Saturday, November 29, 2008

Arguments and Bad Arguments

"Everyone is entitled to their own opinion", "There's always two sides to an argument, "Well, that's their worldview and who are we to judge?"

One of the first fallacies that one should be acquainted with are invalid equivocation and inflation of conflict. There is a strong tendency in culture today to equivocate two sides as having equal standing. When I teach my students about evaluating positions, I argue that while everyone is entitled to their own opinion, some opinions are more informed than others.

My students ask me sometimes whether there is any point in having an argument. Like Deborah Tannen, in her book Is Everything An Argument?, there is a prevalence to think of arguments as negative, bitter battles between sworn enemies. But such a view is very narrow. Anytime a business owner-to-be writes a business proposal, they are arguing the merits of their business. Whenever we learn something new, we are learning positions that are backed by evidence that supports the theory. These arguments are not equivocal to an argument between to hydrophobic, misanthropic, tutu-wearing midgets on Jerry Springer.

All arguments are not the same. Some arguments rely on radical skepticism, e.g. those who question whether a chair actually exist. Some rely on emotions and guilt. Others rely on fallacies to make their point. So, when it comes to evaluating arguments we need to set a few ground rules.

First, argument should be based on some form of converging evidence. The point of having an argument is to persuade someone else to adopt and support a position. The rules of reasoned argument is the only way to accomplish this goal.

Second, when there is a disagreement, the counter-arguer needs to provide an alternative explanation. Thus, one cannot simply argue that position A is wrong without positing any alternatives to A. If one does posit an alternative position then they are arguing a "cryptic" position, i.e. an unstated position. If there really is no alternative position to argue from then there is no reason to engage in disagreement at all.

Finally, a form of Occam's razor should be used as a basis for evaluating burden of proof. In essence, this means that the simplest explanation tends to be the right one. If a counter-argument has a crazier alternative theory, then the burden of proof lies with the counter-argument. Thus, if the dominant position is the one that best explains all of the evidence, the alternative theory needs to provide an argument that better explains the evidence, not the other way around.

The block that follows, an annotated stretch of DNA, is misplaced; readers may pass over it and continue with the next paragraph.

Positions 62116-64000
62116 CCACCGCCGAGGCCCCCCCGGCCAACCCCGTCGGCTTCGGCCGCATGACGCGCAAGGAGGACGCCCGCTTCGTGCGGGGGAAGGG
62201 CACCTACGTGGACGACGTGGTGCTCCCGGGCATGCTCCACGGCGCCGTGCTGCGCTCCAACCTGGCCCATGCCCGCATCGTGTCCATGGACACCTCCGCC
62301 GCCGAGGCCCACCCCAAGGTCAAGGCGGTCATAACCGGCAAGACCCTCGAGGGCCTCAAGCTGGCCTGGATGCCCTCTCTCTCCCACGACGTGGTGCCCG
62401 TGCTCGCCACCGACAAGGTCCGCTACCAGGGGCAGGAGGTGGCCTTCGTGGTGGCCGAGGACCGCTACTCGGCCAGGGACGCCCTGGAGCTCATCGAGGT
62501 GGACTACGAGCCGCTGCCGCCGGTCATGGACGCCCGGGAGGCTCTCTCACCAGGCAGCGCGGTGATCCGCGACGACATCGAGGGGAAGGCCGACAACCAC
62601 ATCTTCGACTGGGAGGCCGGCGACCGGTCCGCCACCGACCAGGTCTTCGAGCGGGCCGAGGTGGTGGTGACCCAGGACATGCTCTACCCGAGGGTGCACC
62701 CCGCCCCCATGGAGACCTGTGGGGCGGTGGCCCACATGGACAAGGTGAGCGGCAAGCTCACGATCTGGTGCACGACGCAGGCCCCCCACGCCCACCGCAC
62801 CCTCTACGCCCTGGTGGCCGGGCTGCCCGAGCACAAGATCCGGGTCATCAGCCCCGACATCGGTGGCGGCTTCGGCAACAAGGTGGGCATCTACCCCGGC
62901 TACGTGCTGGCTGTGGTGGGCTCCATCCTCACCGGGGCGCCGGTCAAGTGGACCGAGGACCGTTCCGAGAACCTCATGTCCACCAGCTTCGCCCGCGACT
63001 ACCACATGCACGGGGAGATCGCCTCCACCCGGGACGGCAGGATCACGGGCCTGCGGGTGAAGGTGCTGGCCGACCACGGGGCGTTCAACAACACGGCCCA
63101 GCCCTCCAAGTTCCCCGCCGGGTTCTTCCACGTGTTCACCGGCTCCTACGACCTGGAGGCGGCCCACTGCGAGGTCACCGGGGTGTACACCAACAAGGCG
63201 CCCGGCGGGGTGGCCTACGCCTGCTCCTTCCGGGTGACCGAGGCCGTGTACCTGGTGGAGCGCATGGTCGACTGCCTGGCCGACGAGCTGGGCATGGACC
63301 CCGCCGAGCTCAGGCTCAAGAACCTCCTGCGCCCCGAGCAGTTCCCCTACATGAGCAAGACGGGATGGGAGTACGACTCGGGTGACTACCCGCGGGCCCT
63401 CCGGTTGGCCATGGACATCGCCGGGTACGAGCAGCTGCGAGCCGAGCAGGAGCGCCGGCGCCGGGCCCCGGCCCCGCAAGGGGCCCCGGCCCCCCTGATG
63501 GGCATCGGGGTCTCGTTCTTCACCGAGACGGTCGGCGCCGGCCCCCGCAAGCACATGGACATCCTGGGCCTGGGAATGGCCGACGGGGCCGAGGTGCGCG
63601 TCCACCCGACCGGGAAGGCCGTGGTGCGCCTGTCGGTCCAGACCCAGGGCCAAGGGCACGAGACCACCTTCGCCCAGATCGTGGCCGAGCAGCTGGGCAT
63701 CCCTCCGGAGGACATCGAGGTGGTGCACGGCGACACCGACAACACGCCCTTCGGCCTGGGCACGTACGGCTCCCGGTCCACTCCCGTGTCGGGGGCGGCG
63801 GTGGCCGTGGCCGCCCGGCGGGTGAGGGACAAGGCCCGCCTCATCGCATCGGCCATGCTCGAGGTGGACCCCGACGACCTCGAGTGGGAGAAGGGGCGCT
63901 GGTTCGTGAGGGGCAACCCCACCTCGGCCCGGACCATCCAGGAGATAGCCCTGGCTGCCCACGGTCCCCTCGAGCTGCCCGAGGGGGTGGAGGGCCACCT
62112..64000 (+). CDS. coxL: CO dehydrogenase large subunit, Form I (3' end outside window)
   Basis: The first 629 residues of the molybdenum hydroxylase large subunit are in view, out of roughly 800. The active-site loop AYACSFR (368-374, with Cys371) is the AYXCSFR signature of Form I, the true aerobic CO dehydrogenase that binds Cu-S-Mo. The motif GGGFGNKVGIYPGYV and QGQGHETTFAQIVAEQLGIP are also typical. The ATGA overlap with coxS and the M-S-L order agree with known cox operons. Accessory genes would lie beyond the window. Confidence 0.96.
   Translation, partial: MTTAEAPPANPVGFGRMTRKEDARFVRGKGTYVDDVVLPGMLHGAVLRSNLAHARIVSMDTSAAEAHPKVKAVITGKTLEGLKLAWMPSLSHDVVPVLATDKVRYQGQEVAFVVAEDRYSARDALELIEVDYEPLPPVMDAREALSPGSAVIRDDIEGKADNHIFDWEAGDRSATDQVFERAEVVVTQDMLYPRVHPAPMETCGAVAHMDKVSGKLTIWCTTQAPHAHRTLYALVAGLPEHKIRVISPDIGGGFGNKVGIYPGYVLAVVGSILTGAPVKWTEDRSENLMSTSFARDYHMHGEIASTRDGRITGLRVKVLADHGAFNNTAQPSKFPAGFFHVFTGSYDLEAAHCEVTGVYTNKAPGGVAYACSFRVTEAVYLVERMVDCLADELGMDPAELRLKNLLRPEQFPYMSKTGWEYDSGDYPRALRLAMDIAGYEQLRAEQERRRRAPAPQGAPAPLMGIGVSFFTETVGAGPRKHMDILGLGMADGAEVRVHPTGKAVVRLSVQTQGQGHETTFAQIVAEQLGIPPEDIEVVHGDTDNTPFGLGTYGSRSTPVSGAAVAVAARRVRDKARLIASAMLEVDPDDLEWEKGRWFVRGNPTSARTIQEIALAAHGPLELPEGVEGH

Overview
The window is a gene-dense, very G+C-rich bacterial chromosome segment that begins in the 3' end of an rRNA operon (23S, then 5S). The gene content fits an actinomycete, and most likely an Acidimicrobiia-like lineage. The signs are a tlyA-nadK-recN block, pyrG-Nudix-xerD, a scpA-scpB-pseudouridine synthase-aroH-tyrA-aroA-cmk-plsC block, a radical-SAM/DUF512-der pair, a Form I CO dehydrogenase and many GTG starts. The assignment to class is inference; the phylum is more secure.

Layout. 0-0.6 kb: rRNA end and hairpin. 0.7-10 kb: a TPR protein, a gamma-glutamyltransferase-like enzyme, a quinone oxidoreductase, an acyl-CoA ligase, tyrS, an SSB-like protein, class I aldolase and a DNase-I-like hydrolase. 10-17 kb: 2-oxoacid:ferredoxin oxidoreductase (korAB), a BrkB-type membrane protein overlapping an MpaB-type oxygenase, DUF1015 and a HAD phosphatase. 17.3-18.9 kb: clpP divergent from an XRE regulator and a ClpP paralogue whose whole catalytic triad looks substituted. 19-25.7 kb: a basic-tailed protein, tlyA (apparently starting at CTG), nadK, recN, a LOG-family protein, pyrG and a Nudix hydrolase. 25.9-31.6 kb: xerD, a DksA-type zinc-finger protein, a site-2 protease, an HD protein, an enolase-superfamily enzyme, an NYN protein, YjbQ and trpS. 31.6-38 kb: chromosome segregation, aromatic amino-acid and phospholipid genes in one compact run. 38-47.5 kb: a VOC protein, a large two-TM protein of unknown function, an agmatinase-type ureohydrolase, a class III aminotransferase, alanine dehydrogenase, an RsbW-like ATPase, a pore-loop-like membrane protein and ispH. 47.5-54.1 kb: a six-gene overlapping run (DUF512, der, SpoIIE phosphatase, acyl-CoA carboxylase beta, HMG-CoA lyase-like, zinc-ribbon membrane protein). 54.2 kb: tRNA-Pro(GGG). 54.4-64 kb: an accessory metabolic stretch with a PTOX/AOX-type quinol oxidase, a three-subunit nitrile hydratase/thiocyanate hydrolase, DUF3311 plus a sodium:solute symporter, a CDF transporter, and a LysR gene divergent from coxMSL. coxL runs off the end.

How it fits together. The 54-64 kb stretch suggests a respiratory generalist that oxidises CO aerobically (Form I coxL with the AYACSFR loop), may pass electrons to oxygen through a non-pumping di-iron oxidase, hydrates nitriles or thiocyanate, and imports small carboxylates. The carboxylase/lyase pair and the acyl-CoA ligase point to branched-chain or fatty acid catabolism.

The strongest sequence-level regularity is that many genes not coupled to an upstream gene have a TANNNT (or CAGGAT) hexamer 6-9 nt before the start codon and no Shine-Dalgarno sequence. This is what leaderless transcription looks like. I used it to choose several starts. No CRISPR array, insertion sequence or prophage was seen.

So, those of you who read and reply to our blog, please let us hold these standards of argument in our lives. I won't make you, of course, since you are entitled to your own opinion. (Just not as entitled as I am to mine.)

These are the words of Dr. Skeptor...

Sunday, November 23, 2008

Why Reason

So my husband and I are writing a book, a small accessible reference to logic and reasoning.  He want's to include a section on why reason and logic are important.  To be honest, I've never really thought about it, once I started on the path of reason I never looked back.  I think it mostly had to do with the fact that I'm a bibliophile, and I just adore dusty old books. Link that with a childhood fascination with greek culture and your bound to stumble upon aristotle, and things just kind of sprang up from there.   
But how to convince some one that reasonable thought is beneficial if they are already convinced that it is cold, Eurocentric, and simply part of our world view.  Therefore it is only as valid as other world views that embrace intuition and emotion(HUMBUG!).  Mind you there is nothing wrong with intuition and emotion but if you are using intuition and emotion to buy a car, vote on public policy, develop/pick a treatment, or develop/prove a theory then the outcome is bound to be woefully egregious.  Not only that, but it's downright harmful. Some examples:  Zambia's refusal of GM food crops, in fact the whole out cry against GM foods,  the anti-vaccination movement, ban's on stem cell research, abstinence only education, etc (while there are many more examples I'm using those because they are well known and one can easily find information about them on the internet).  The point is that those are instances where sloppy thinking leads to real human suffering.  Mommy instincts may say that vaccines cause autism and that GM foods are bad, but mommy instincts are wrong most of the time. Some times they are dead wrong.  
So We here at the Art of Reason are going to go through some topics like the ones mentioned above and work out the reasoning contained with in whether it be good or bad.  We are going to start out with Pascal's Wager and where it plays into environmentalism, We feel its a nice controversial topic that will piss off every one who stumbles upon this  little blog.  I'll be working on it all week, and will try to get it posted by saturday.  

The Flying Pig

Saturday, November 22, 2008

Peanut Butter

Welcome to the Art Of Reason blog, our main goal here is to poke fun and the fundamentally illogical and turn sacred cows into hamburgers, or tasty mushroom cheeseburgers. 

I personally am  not focused enough to be consistent so some times you may find that there is a written blog, and other times you find a cartoon here, which I have created with my immense talent both for artistic expression and juvenile humor.   So with out further introduction I present my first skeptical/atheist cartoon, and I hope you enjoy it. which by the way isn't very funny if you have not seen the "atheist's nightmare" youtube video:Peanut butter, the atheist's nightmare 

The Flying Pig